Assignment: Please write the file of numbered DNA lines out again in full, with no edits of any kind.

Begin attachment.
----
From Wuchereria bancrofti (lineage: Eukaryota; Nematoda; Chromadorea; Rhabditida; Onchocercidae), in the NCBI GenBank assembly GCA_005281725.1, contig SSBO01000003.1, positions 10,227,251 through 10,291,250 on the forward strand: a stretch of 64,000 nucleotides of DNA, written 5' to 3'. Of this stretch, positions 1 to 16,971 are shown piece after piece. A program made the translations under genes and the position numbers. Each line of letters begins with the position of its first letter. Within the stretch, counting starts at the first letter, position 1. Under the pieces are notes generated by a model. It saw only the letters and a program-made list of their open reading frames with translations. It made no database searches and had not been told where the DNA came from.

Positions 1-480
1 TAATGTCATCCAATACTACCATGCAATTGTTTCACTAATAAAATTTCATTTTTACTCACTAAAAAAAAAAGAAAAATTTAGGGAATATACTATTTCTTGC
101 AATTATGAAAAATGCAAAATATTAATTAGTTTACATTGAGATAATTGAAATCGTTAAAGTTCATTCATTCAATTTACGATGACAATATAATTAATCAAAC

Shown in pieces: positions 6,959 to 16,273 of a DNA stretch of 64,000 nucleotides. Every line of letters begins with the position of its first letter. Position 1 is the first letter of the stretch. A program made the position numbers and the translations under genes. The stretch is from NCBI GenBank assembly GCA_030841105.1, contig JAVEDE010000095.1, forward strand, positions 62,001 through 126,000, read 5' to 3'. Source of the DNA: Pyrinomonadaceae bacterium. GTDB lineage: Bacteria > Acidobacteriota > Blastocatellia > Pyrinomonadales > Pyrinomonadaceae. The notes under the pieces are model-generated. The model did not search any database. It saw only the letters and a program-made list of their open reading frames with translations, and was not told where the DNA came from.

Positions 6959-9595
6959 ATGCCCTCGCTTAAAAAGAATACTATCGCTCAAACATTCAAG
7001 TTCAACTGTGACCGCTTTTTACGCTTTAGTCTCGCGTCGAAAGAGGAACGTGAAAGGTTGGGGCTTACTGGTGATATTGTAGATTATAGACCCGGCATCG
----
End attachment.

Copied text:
From Wuchereria bancrofti (lineage: Eukaryota; Nematoda; Chromadorea; Rhabditida; Onchocercidae), in the NCBI GenBank assembly GCA_005281725.1, contig SSBO01000003.1, positions 10,227,251 through 10,291,250 on the forward strand: a stretch of 64,000 nucleotides of DNA, written 5' to 3'. Of this stretch, positions 1 to 16,971 are shown piece after piece. A program made the translations under genes and the position numbers. Each line of letters begins with the position of its first letter. Within the stretch, counting starts at the first letter, position 1. Under the pieces are notes generated by a model. It saw only the letters and a program-made list of their open reading frames with translations. It made no database searches and had not been told where the DNA came from.

Positions 1-480
1 TAATGTCATCCAATACTACCATGCAATTGTTTCACTAATAAAATTTCATTTTTACTCACTAAAAAAAAAAGAAAAATTTAGGGAATATACTATTTCTTGC
101 AATTATGAAAAATGCAAAATATTAATTAGTTTACATTGAGATAATTGAAATCGTTAAAGTTCATTCATTCAATTTACGATGACAATATAATTAATCAAAC

Shown in pieces: positions 6,959 to 16,273 of a DNA stretch of 64,000 nucleotides. Every line of letters begins with the position of its first letter. Position 1 is the first letter of the stretch. A program made the position numbers and the translations under genes. The stretch is from NCBI GenBank assembly GCA_030841105.1, contig JAVEDE010000095.1, forward strand, positions 62,001 through 126,000, read 5' to 3'. Source of the DNA: Pyrinomonadaceae bacterium. GTDB lineage: Bacteria > Acidobacteriota > Blastocatellia > Pyrinomonadales > Pyrinomonadaceae. The notes under the pieces are model-generated. The model did not search any database. It saw only the letters and a program-made list of their open reading frames with translations, and was not told where the DNA came from.

Positions 6959-9595
6959 ATGCCCTCGCTTAAAAAGAATACTATCGCTCAAACATTCAAG
7001 TTCAACTGTGACCGCTTTTTACGCTTTAGTCTCGCGTCGAAAGAGGAACGTGAAAGGTTGGGGCTTACTGGTGATATTGTAGATTATAGACCCGGCATCG